If you are such a person who has difficulty understanding this phenomenon, please allow me to offer my take on it.
The stamina required to keep pushing is unlike any other I have ever known. This is not just “finish the work.” This is not “keep your nose to the grindstone.”
It’s torture yourself despite your better judgment not to.
You may think I’m overdramatizing the writing process. I can promise you that, for my particular situation at least, I am not. In fact, I may not be “dramatizing” it enough.
Remember way back in May, when I had my embarrassing gynecological exam?
My blood pressure registered as “prehypertensive,” according to the new measurements. It rang in at 130/80. At the time, I attributed the pre-high BP to an uncomfortable conversation about my weight. While that is a possibility, here’s a stunning fact. Two months later, when I went to my first prenatal exam (at the same doctor’s office), my blood pressure registered at 114/76. Way normal. About as normal as you could want. I had also apparently lost 11 pounds since getting pregnant. At my second prenatal appointment, my blood pressure was 126/70. Still normal. (I gained 9 pounds–normal!–but I blame that entirely on all the carbs I ate in order to control my “morning” sickness…I feel like my eating habits are a little more on track now. We’ll see at the next appointment on Tuesday.)
What was the one thing that changed between May 19th and July 12th? What can really be attributed to the sudden drop from 130/80 to 114/76?
I decided to postpone graduation by four months.
This meant that I could take my time on the last chapter and the revisions. It meant I didn’t have to kill myself to try to meet ridiculous self-imposed deadlines. It meant I could actually take some time to focus on myself as my body experienced something entirely new.
Attempting to meet the August deadline, writing as quickly as I did, was physically harming me. If you can look at those numbers and not agree with me, then I must suggest that you’re simply refusing to see the point.
This process has taken a toll on many of us. And it will continue to take its toll as long as students voluntarily (that’s the worst part) submit themselves to the torture. I have not decided yet if the payoff is worth the risk–I’m still involved with the risk, you see. Ask me again in five years. As of today, my answer would be a strong no: no, I would not pursue a PhD directly after my Master’s, given the opportunity for a do-over.
So, what does all of this have to do with the Rogue (W)riter Returnething? Well, probably not much. Except to say that I have recovered, and I finally feel ready to reenter the writer’s wrestling ring. (Much better alliteration…strange image, though.)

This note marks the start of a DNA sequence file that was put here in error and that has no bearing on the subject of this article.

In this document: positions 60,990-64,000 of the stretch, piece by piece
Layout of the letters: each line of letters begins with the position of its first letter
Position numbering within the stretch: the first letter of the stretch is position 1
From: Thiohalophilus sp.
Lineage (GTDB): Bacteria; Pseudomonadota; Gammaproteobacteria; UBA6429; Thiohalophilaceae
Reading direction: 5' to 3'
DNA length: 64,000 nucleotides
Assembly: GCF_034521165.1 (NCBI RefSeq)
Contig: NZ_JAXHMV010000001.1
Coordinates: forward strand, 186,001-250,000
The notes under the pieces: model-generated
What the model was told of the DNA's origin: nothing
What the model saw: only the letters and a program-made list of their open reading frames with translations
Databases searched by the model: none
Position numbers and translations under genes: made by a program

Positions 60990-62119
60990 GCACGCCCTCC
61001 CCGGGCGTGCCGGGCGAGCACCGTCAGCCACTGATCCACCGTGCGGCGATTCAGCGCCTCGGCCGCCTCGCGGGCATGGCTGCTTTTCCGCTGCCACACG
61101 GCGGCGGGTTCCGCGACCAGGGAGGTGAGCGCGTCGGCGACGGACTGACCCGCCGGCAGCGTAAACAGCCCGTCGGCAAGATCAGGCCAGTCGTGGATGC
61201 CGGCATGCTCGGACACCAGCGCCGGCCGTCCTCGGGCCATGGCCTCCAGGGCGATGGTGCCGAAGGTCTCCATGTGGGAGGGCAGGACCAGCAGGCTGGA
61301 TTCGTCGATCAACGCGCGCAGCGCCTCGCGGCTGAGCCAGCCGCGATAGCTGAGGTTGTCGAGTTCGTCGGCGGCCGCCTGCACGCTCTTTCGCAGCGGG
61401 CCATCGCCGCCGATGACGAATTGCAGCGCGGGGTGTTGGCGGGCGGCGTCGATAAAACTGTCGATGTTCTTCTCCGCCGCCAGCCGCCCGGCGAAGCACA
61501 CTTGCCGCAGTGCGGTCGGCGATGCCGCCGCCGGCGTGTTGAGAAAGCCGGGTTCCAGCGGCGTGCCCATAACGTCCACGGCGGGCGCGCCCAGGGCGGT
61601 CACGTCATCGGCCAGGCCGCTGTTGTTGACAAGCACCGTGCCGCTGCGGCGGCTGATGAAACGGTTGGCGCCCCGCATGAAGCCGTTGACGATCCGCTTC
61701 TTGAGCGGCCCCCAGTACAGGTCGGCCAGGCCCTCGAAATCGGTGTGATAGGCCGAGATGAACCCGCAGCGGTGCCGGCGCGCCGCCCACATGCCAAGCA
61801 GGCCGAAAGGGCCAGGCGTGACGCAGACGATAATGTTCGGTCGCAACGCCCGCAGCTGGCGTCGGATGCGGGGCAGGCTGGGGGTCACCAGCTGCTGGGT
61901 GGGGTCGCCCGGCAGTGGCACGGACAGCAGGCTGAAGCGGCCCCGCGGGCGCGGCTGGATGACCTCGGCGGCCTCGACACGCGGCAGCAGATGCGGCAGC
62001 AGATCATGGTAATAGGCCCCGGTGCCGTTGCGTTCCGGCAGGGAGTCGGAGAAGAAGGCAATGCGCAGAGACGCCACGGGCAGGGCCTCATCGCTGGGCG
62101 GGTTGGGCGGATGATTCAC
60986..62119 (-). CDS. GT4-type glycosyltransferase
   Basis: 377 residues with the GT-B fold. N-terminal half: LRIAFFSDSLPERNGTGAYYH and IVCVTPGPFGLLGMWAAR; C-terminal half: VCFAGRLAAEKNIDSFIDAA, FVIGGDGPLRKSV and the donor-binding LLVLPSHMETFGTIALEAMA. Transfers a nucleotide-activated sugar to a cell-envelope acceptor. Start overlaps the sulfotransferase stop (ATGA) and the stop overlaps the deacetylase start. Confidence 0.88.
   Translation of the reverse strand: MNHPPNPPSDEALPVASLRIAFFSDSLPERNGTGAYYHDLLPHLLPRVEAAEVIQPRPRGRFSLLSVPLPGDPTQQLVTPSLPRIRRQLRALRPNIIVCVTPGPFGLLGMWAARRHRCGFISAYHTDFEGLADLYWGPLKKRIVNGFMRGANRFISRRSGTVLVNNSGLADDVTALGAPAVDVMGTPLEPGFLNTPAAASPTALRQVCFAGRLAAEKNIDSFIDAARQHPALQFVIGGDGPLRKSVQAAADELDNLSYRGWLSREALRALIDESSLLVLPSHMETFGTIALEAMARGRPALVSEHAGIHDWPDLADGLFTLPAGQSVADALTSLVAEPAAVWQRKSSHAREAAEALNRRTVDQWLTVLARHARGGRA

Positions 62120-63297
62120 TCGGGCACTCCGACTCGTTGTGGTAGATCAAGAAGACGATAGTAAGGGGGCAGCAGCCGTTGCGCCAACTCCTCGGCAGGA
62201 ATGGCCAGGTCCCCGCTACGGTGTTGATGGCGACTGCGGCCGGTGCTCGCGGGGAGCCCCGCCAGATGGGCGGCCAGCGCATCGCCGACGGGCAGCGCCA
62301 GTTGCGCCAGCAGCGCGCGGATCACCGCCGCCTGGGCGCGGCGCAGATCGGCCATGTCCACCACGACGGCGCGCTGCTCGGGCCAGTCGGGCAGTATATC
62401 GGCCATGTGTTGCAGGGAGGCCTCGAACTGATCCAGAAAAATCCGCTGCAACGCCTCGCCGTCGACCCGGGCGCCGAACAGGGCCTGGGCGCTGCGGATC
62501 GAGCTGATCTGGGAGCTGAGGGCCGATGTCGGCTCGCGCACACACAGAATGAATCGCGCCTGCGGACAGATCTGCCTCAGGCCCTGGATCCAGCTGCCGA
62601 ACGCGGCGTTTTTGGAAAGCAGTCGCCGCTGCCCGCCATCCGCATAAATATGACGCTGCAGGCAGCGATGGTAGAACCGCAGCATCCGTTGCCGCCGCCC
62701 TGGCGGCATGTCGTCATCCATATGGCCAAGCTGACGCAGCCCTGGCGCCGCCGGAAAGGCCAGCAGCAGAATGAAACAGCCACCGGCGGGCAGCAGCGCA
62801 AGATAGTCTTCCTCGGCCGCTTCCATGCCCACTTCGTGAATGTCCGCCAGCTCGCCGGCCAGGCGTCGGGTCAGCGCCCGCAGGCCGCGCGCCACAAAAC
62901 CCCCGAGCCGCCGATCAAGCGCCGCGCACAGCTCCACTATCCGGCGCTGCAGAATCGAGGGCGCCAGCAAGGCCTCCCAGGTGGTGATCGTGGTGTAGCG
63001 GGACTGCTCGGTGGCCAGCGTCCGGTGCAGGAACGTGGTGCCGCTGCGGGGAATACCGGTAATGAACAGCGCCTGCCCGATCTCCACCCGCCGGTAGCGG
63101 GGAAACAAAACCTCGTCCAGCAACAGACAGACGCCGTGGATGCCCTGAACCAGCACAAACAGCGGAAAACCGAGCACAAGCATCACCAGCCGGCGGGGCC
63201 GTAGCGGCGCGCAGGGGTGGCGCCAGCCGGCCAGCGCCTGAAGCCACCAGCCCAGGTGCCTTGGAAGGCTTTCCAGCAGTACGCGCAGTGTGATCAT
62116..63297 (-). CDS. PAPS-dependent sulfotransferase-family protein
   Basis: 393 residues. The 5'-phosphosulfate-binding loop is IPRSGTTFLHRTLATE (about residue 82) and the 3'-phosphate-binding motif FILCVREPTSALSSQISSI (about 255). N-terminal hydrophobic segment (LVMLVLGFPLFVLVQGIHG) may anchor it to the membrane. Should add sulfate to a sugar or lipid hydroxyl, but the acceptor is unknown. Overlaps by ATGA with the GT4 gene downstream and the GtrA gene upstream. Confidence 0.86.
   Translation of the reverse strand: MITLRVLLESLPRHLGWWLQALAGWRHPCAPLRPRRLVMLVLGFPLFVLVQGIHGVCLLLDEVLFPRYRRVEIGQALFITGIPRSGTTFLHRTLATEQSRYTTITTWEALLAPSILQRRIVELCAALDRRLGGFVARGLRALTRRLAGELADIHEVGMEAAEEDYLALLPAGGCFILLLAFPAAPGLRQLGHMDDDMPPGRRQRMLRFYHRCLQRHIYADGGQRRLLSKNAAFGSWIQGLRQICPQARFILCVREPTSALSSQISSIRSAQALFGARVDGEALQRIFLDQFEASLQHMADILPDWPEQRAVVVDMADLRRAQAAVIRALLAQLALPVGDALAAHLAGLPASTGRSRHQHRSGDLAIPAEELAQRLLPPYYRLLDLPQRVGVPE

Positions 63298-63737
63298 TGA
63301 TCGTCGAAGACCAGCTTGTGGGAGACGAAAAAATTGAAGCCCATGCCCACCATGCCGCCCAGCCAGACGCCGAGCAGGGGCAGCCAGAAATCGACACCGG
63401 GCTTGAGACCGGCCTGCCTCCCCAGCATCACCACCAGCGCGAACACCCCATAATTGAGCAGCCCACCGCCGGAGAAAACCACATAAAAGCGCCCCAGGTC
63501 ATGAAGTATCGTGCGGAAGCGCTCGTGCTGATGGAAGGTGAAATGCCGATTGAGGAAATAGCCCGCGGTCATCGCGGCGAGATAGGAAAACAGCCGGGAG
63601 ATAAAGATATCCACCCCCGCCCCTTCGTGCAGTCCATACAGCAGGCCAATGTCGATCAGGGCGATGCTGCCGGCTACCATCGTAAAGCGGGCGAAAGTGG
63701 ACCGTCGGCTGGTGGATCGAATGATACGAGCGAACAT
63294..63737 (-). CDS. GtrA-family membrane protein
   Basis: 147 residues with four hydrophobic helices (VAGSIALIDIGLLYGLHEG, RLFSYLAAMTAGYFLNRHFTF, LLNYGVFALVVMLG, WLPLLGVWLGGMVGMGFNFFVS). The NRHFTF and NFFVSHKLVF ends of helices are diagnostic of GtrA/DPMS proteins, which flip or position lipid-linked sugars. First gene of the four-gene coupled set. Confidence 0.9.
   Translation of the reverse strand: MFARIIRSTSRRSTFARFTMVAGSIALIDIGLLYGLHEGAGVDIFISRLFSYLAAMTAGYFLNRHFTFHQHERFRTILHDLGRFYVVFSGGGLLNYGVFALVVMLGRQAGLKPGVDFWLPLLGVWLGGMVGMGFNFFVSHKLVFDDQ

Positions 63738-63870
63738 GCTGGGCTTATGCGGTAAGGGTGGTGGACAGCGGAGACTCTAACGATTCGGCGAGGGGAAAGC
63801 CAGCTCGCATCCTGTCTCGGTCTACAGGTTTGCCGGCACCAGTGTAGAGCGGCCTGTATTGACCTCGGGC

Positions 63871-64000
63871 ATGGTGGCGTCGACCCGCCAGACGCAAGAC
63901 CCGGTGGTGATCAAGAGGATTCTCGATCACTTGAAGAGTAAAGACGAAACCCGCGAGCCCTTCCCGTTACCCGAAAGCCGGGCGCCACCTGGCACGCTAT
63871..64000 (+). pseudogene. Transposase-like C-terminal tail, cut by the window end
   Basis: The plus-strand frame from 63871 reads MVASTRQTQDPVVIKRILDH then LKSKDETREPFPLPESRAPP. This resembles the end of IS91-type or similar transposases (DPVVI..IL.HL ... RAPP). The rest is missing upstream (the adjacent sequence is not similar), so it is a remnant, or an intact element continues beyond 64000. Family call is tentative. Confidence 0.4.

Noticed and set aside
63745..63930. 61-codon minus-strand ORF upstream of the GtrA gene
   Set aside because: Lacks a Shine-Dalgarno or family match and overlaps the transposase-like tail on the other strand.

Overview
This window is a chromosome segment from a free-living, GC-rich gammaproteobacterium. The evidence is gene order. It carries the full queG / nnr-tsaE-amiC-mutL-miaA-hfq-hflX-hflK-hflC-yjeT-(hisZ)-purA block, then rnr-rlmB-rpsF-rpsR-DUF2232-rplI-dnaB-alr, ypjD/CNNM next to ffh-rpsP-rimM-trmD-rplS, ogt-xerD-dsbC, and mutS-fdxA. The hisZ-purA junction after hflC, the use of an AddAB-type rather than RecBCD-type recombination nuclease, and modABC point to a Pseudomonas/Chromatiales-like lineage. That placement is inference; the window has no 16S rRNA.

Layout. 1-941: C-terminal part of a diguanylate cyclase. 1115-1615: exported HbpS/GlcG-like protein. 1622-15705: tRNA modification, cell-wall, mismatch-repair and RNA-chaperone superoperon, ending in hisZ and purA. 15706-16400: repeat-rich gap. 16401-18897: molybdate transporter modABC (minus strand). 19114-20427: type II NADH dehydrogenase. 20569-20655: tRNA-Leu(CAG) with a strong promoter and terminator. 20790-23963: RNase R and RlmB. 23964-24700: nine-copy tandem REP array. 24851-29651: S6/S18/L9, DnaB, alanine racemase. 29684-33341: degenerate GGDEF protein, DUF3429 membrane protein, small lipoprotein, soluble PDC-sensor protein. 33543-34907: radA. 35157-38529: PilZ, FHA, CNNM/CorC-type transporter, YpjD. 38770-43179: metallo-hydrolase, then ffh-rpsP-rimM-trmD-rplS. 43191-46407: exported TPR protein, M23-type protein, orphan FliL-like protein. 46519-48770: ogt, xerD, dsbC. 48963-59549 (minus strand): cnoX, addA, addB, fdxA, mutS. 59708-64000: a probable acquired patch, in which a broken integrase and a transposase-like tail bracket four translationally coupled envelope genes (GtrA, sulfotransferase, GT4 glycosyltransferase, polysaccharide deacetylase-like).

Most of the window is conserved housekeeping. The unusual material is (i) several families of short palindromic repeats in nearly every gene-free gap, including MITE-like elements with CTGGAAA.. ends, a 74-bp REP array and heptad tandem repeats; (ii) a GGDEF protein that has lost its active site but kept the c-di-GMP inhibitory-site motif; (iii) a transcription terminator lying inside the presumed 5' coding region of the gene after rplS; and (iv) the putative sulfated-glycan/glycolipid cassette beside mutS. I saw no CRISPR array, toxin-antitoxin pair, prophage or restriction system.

So, what does this mean for the rest of my progress? Just how far behind am I? Are we looking at a future modeled on the break-neck pace of January through May?
Friends, I’m probably about 20-25 pages away from completing my dissertation. I have three pieces of literature to analyze in this final chapter, and I’ve analyzed one. So I’ve got two left. And I know what I want to say about them…I have just been waiting for the motivation to sit down and say it.
Do I care if nobody understands why I needed the break? Not really.
Do I care if nobody appreciates that I am confident in meeting this new December-graduation-deadline? Nope.
Do I care if somebody chooses to judge my process and condemn me for slamming on the brakes in July? Not even a little bit.
So, what’s the point of this entire tirade if I just don’t seem to care?
It’s to say this: I’ve been there. If you are struggling through a difficult Master’s or PhD program, I’ve been there. If you have lost all motivation to finish your dissertation or thesis, despite being mere months away from graduation, I’ve been there. If you feel as though you have been chewed up, swallowed, regurgitated, spat out, stomped on, and chewed up again by your program, I’ve been there.
Much like Dan and Terry Savage’s** campaign to end suicides in response to anti-gay bullying: It. Gets. Better. Promise.
Hang in there until you either feel that you have accomplished what you have set out to accomplish, or hang in there until you work up enough gumption to say that you refuse to take the abuse any more and will pursue other dreams. Hang in there while you allow yourself to reevaluate your priorities–and reevaluate them frequently. Check your blood pressure and weight, your lifestyle, your friendships. Choose what matters in life and hang in there until you can confidently focus on them.
So, yes, I have been hanging in there. And my dissertation has taken a new priority. Rather than being at the top of the list, it’s toward the top of the middle of the list. Still important, but not my everything.
And I’m much happier that way.
* Refresher time: ABD stands for “All But Dissertation,” meaning that all other requirements have been completed satisfactorily except for the dissertation. I am currently ABD. If I were to bow out of my program now, I would forever be an ABD.
** I am blanking now on whether or not Terry has taken Dan’s last name…. I made an editorial judgment call for the sake of completing a blog post. If I’m wrong, please feel free to correct me, but don’t be offended if I smile, shrug, and say “that’s nice.” (Point is this: it doesn’t matter, does it?)